Entering his 30s, Andy is taking more care of his appearance. He has started investing in beauty products and spending time doing makeup before he leaves home – something he “absolutely hated” several years ago.
“I do care about what others say about my look and my body,” said the single man who works as a public servant in the southwestern city of Chengdu in China.
Andy has changed hairdressers several times and often tries out different hairstyles. He is not alone; together his male colleagues discuss which facial masks work better. He also admits that the gym has become his new go-to place in his spare time while shopping for clothes has become a new hobby. His monthly spending on those products is, not surprisingly, increasing.
Consuming power released as men’s attitudes towards makeup changes
Indeed, there seem to be more men in China becoming ‘anxious’ about their appearance and willing to put their money where their face is. This has brought about the so-called “beauty economy” which is driven by, not women, but men.
The majority of men (60%) expressed positive attitudes towards makeup products and only 10% felt strongly against using them in 2018. Views are changing fast: three years before that, in 2015, less than a third (29%) of men approved of makeup and 31% disliked such products, according to a report by Qianzhan, one of China’s leading consulting agencies.
Between the years 2016 and 2019, China’s male beauty market was growing at a rate of 13.5%, twice as much as that of the rest of the world (5.8%), data from research provider Euromonitor International shows.
Idol culture drives higher beauty standards
The desire for public recognition is one of the motivations that drive Chinese men to beauty care, said Tao Zhang, director at SCIBEA, a biotechnology company supplying non-surgical beauty products which is based in Chengdu. He has more than ten years of experience in the beauty industry which includes running a salon in the city.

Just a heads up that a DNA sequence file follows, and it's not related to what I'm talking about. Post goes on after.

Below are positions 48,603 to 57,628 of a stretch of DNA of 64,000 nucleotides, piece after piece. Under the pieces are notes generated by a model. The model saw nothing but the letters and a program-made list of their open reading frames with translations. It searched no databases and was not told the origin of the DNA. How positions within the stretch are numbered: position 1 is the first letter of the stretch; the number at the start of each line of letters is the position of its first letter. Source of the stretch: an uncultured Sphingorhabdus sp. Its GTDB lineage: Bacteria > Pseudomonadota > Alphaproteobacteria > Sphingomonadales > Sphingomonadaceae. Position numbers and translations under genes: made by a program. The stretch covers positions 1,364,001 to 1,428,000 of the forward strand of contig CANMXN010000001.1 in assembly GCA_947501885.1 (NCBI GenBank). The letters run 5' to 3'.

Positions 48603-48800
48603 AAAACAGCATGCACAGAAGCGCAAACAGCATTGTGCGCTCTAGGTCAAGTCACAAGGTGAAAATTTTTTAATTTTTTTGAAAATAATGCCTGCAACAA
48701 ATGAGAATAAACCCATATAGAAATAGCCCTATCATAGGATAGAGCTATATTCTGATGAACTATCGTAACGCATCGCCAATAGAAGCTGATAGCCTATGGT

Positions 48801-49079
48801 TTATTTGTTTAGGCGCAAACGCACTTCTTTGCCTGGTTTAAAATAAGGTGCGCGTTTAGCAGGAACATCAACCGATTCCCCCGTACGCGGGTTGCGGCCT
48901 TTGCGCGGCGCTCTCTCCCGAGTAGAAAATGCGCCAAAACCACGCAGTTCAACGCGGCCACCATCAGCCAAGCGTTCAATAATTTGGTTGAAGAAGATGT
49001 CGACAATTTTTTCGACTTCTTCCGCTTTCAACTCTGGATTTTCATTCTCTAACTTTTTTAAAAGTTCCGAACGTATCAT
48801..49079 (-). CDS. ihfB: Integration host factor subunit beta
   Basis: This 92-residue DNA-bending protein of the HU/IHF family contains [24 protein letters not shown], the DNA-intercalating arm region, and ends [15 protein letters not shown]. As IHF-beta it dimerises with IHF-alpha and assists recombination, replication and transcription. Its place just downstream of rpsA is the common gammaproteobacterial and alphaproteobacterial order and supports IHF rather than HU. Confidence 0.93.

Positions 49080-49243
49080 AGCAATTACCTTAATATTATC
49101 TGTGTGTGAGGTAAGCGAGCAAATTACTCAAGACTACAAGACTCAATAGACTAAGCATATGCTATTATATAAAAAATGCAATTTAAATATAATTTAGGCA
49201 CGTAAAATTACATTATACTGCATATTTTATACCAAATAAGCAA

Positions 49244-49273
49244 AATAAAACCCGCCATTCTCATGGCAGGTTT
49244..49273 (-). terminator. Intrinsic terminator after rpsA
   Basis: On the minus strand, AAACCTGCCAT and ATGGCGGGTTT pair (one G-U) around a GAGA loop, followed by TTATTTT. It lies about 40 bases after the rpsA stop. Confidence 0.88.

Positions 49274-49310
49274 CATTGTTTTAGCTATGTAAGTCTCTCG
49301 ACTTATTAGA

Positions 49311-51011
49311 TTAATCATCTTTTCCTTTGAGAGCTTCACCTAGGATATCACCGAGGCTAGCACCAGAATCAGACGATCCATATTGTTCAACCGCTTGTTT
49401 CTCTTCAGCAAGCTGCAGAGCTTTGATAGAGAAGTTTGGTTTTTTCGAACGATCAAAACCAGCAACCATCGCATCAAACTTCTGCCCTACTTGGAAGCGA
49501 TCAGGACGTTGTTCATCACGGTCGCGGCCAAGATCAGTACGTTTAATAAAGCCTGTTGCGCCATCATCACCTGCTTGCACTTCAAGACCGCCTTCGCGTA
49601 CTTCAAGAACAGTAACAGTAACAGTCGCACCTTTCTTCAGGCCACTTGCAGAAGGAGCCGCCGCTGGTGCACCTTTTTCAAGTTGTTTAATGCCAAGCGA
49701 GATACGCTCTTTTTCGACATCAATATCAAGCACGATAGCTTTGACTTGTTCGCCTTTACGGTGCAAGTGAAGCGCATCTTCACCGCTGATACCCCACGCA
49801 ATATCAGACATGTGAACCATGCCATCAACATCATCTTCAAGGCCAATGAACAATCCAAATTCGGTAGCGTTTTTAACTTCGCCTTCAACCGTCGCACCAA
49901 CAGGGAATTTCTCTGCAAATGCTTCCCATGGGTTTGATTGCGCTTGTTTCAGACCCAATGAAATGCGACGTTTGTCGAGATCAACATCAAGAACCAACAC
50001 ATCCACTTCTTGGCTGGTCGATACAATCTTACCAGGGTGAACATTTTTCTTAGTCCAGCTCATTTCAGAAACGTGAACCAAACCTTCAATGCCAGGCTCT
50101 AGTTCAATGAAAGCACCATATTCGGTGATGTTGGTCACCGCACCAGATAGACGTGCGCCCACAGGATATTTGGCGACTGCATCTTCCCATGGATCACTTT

“The influence of Korean and Japanese pop culture has somehow contributed to the anxiety about looks among men in today’s China,” Zhang said, “the younger generation today are pursuing a higher beauty standard.”
“Most of my male customers used to come only for basic services such as haircut or beard shaving, but these days I see more of them ask for skincare or even makeup.”
Social media is ‘selling anxiety’ and targeting men
“Those who suffer from ‘appearance anxiety’ are more likely to be single men in their 20s to 30s. There is a lack of confidence while they are pursuing a relationship, and peer pressure at work too.”
Social media only intensifies such ‘insecurities’. Business owners are using media to “sell the knowledge [of beauty care] and sell anxiety”, said Zhang. “For example, there are more livestreams selling beauty products presented by good-looking men. This somehow reinforces viewers’ anxiety about their looks, and therefore, talks them into this business.”
Men make up more than two-thirds of the makeup vloggers aged between 18 and 24 that are active on China’s most popular video-sharing platforms, including Douyin (the Chinese version of TikTok), Kuaishou and Bilibili, according to the KOL Makeup Short Video Marketing Report 2019 published by CAASData.
A total of 696 million RMB ($107.1 million) of makeup sales were made during a livestream hosted by Li Jiaqi, one of the most popular male makeup vloggers in China, during last year’s Singles’ Day, an annual shopping festival that takes place on 11 November.
Government support fuels the growth of beauty industry
The growth of the “beauty economy” does not lack government support. In April 2018, the Chengdu Economic and Information Commission issued a supportive document (Support Policies for Accelerating the Development of Medical Aesthetic Industry in Chengdu) covering innovation of enterprises, technology transfer and research and development of medical aesthetic products. This has made the city a vanguard in China to emphasise the development of medical aesthetics as a key industry, according to a report published by the Ministry of Economy and Industry.
The government also aims to make Chengdu a global “Capital of Medical Beauty” by 2025 with the goal of achieving a sales revenue of 100 billion RMB ($15.4 billion) and double that figure by 2030.
While the expanding beauty market in China has changed the public’s views on men wearing makeup and men are less likely to be viewed as ‘feminised’ if they do so, the industry does not offer a solution to the appearance anxiety in men.
The investments from the government and other institutions have also played a part in making beauty care no longer an ‘exclusive’ right for women. But, behind the increasing interest in investing in beauty products is a growing number of men who are unhappy about their looks.
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